I have rewritten my question to be more concrete. The goal is to model simple “factor exposures” in a way that accounts for systematic measurement error, both in x and y. At a high level, the market return is an average of returns of its constituents. A general aim in finance is to find the exposure of some factor to the market’s moves. That is, what is the beta such that factor = beta_factor * mkt + noise. I want to introduce the complexity that we know that factor and mkt are mismeasured during certain periods of time, and I want to account for that mismeasurement.

I think I have the right idea for a Bayesian model. Suppose the market is partitioned into different quality instruments, so that each factor is indexed by q. We observe:

matrix[Q, T] X; // returns across time, grouped by quality. There are Q qualities and T times.

vector[T] mkt; // market returns

vector[T] u_t; // vector encapsulating the scale of the error thought to be present in the market. Near zero

// for most times, around 1 or 2 for the financial crisis and similar periods.

matrix[Q, T] wts; // a vector of weights allowing one to recover mkt from X.

Define a function new_mkt(X, wts) which computes the market return given the factor returns, across times. The weights contain information about how each factor should be weighted (by size).

The informal model is:

X_true[q, 1:T] ~ N(0, sigma_1);

X[q, 1:T] ~ N(X_true, .000001 * g(u_t)); // g is some linear transformation of u_t. For now take it to be

// the constant function g = 1. I am unable to make even this

// work yet.

mkt_true = new_mkt(X_true, wts);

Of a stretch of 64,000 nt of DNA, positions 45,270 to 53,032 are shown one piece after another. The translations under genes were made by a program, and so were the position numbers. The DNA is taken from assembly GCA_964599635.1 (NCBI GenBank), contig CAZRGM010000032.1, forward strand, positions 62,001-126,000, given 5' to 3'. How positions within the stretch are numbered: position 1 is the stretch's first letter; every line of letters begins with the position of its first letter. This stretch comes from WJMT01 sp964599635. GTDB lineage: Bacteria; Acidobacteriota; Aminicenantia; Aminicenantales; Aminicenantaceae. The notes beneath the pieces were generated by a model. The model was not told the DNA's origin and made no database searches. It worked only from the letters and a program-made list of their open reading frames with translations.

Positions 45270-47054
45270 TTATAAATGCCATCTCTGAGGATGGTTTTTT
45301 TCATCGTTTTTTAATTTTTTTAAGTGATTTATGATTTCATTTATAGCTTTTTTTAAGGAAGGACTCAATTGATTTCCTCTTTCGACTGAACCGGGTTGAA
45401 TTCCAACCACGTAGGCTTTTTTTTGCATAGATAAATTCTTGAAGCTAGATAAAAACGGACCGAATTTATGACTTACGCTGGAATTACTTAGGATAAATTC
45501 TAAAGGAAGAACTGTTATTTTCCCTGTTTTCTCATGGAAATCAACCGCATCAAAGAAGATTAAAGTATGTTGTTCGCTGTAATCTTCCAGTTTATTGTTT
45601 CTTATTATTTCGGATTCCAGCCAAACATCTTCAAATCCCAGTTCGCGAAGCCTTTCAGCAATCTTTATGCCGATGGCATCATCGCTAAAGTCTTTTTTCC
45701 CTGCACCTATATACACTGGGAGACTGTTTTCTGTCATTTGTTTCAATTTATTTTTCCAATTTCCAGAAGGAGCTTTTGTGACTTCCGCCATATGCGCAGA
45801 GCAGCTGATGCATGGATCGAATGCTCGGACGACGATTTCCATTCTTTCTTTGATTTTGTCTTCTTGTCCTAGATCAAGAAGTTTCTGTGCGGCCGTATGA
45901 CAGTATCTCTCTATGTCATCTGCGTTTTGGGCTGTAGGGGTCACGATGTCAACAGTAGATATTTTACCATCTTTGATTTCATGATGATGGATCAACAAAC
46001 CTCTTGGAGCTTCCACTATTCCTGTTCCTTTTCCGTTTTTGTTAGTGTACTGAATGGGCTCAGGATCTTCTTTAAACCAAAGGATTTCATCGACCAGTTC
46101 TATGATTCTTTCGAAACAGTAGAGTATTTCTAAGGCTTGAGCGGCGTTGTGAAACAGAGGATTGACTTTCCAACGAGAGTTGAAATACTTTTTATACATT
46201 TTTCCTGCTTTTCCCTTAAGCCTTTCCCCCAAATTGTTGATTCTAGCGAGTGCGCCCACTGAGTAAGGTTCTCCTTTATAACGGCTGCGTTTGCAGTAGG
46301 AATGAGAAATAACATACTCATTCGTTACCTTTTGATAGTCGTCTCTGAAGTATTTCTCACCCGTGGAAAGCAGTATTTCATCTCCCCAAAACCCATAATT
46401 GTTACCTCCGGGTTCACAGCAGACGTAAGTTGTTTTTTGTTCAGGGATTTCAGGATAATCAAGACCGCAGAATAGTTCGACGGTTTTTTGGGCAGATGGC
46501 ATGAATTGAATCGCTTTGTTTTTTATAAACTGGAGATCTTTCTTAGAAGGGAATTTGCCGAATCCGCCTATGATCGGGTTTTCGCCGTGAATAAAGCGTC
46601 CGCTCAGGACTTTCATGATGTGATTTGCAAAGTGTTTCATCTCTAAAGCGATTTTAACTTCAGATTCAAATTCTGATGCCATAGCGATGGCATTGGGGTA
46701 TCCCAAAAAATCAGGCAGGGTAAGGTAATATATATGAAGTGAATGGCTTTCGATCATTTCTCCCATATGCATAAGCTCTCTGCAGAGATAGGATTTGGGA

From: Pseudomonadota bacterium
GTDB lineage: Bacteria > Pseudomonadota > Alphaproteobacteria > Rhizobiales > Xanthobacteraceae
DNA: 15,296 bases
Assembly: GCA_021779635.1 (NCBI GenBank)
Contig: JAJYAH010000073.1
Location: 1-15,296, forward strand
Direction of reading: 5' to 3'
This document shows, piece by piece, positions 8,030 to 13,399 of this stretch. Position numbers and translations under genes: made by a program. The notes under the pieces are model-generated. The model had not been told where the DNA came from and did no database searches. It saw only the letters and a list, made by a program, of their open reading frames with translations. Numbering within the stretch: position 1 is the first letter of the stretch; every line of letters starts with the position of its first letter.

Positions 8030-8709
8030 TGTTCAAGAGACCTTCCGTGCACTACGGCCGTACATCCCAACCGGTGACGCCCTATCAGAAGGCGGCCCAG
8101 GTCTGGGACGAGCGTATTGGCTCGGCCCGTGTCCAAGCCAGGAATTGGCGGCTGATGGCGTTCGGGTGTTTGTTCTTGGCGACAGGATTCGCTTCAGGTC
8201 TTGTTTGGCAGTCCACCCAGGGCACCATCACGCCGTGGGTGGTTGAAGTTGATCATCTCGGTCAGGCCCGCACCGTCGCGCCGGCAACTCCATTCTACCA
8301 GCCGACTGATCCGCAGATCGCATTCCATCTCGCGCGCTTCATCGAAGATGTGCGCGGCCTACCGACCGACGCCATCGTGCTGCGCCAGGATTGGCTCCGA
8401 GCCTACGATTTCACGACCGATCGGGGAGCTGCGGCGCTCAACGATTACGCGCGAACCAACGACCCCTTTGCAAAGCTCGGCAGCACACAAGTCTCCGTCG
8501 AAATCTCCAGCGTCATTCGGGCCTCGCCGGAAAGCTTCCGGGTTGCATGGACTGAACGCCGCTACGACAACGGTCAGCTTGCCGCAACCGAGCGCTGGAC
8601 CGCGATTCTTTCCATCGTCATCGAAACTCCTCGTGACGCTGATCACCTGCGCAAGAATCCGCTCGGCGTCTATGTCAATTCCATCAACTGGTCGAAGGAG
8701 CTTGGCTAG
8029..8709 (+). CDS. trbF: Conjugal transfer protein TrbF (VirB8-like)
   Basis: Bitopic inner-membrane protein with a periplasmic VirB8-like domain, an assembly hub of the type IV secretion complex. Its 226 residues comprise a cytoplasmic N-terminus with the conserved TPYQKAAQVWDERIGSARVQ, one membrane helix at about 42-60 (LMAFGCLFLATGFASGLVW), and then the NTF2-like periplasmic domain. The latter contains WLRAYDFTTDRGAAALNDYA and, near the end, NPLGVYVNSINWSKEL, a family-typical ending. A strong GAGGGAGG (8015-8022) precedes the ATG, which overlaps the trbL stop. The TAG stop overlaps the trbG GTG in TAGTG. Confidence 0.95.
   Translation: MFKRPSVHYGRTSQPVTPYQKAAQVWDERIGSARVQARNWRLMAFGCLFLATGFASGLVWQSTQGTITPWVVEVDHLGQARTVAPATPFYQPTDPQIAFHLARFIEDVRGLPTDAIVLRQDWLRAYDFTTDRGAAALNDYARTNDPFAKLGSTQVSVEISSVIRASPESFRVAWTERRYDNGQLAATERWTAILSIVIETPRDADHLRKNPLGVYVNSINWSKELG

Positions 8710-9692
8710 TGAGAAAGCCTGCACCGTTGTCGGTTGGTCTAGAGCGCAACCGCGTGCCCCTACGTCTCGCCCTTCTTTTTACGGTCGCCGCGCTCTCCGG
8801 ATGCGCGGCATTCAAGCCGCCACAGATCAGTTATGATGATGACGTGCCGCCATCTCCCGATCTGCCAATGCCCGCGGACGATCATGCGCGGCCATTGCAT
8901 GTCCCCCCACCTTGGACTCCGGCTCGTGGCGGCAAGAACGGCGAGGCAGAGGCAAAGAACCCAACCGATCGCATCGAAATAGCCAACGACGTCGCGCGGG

X_true[q, 1:T] ~ normal( beta[q] * mkt_true, sigma);

This seems to achieve what I want in that it properly relates the uncertainty in each factor to the uncertainty of the true market return, and ultimately defines the sought-after beta to be the relationship between these uncertain factors. Note that for now I am choosing to have a model for a very, very tiny measurement error. If I can get this model to work I then want to let g(u_t) allow the measurement error to be big only for a few select times.

The formal model I am running is the following:

```
functions {
vector new_mkt(matrix quals, matrix wts){
vector[cols(quals)] nmkt;
matrix [rows(quals), cols(quals)] mod_quals;
mod_quals = quals .* wts;
for (i in 1:cols(mod_quals)){
nmkt[i] = mean(mod_quals[1:rows(mod_quals),i]);
}
return nmkt;
}
}
data {
int<lower=1> TT; // number of stacked returns
int<lower=1> Q; // number of qualities
matrix[Q, TT] X; // quality returns
vector[TT] mkt; // market return
vector[TT] s_t; // measure of measurement uncertainty
matrix[Q, TT] wts; // defines exact relationship of mkt as weighted average of X
}
parameters {
vector [Q] beta;
real<lower=0> sigma;
matrix[Q, TT] X_true; // unknown true factor returns
}
transformed parameters {
vector[TT] mkt_true; // unknown true market return, a simple function/transformation of X_true
mkt_true = new_mkt(X_true, wts);
}
model {
beta ~ normal(1,1);
sigma ~ normal(0, .1);
for(i in 1:Q) {
X_true[i, 1:TT] ~ normal(0, 1);
}
for(i in 1:Q) for(t in 1:TT) {
X[i, t] ~ normal(X_true[i, t], .0000000001); // for now, constraining X to be a nearly exact measurement
}
for(i in 1:Q) for(t in 1:TT) {
X[i, t] ~ normal(beta[i] * mkt_true[t], sigma);
}
}
```

**Diagnostics**

This model runs, but yields estimates for beta which are wrong (based on simpler models with zero measurement error), with extremely high Rhats for the beta terms and sigma and sigma2. Something is going on. Am I doing something strange or is this a genuinely difficult model for Stan?